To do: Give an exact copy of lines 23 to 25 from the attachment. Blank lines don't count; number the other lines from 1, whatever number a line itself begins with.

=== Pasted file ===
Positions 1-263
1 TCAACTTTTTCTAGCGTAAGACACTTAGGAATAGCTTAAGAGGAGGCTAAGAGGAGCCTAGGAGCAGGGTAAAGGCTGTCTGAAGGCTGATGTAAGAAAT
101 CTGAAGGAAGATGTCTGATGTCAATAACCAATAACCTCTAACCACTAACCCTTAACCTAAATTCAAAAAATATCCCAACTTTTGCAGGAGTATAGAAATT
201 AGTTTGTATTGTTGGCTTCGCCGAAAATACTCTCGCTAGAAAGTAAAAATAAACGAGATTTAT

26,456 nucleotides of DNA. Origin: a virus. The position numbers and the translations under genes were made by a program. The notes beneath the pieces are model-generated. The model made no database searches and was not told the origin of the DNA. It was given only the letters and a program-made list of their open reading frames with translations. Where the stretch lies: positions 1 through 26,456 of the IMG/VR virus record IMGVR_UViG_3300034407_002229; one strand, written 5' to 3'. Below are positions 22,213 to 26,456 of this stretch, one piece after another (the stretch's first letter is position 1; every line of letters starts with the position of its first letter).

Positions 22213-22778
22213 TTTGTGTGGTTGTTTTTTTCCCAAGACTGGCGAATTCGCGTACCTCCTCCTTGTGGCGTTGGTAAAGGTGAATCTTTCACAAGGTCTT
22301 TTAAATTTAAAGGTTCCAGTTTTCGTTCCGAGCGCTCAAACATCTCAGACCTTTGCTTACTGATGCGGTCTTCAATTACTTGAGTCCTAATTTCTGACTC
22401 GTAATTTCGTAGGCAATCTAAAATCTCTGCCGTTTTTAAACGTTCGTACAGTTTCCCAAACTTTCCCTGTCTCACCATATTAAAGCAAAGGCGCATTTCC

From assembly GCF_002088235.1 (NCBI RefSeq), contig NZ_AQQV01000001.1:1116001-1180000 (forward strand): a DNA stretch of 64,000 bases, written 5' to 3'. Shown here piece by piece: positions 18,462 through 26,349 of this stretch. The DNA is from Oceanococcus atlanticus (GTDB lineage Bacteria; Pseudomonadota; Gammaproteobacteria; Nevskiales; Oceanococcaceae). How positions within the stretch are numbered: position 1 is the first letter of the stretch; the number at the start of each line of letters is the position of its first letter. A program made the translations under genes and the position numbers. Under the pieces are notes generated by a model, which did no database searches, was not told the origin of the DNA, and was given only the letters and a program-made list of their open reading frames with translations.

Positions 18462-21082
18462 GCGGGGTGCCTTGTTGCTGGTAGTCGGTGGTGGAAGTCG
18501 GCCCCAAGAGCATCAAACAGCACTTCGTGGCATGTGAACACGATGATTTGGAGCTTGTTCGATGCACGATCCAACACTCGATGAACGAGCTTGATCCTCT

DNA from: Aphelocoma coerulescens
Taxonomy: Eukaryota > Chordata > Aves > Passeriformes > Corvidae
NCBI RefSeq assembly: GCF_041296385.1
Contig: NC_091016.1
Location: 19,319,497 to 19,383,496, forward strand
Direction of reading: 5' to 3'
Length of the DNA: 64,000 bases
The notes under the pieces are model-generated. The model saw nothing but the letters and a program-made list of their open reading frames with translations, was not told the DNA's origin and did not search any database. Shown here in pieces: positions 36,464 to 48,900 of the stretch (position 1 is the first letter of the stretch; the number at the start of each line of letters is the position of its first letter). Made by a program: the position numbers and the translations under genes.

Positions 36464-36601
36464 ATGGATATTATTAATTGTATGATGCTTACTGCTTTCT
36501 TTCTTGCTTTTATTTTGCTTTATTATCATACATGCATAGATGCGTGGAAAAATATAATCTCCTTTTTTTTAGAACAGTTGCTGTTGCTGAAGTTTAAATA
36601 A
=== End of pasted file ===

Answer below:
36464 ATGGATATTATTAATTGTATGATGCTTACTGCTTTCT
36501 TTCTTGCTTTTATTTTGCTTTATTATCATACATGCATAGATGCGTGGAAAAATATAATCTCCTTTTTTTTAGAACAGTTGCTGTTGCTGAAGTTTAAATA
36601 A